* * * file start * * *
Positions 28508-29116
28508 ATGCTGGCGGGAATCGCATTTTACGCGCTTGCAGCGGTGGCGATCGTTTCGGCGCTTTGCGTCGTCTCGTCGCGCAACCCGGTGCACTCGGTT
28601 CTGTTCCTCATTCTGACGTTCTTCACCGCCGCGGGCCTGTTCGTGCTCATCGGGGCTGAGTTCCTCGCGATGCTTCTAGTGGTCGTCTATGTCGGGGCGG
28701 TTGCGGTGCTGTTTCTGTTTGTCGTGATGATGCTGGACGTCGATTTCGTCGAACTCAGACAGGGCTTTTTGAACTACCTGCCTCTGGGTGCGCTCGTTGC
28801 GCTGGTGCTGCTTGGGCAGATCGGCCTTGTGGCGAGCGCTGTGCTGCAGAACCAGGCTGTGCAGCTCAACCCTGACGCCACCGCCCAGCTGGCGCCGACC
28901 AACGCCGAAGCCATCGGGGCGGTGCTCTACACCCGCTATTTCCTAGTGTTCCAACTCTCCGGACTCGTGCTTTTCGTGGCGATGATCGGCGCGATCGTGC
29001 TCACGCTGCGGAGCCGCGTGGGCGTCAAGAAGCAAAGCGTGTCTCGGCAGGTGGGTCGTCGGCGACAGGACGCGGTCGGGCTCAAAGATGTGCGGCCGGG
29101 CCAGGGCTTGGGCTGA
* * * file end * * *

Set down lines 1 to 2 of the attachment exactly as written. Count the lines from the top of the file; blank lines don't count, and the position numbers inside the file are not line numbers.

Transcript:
Positions 28508-29116
28508 ATGCTGGCGGGAATCGCATTTTACGCGCTTGCAGCGGTGGCGATCGTTTCGGCGCTTTGCGTCGTCTCGTCGCGCAACCCGGTGCACTCGGTT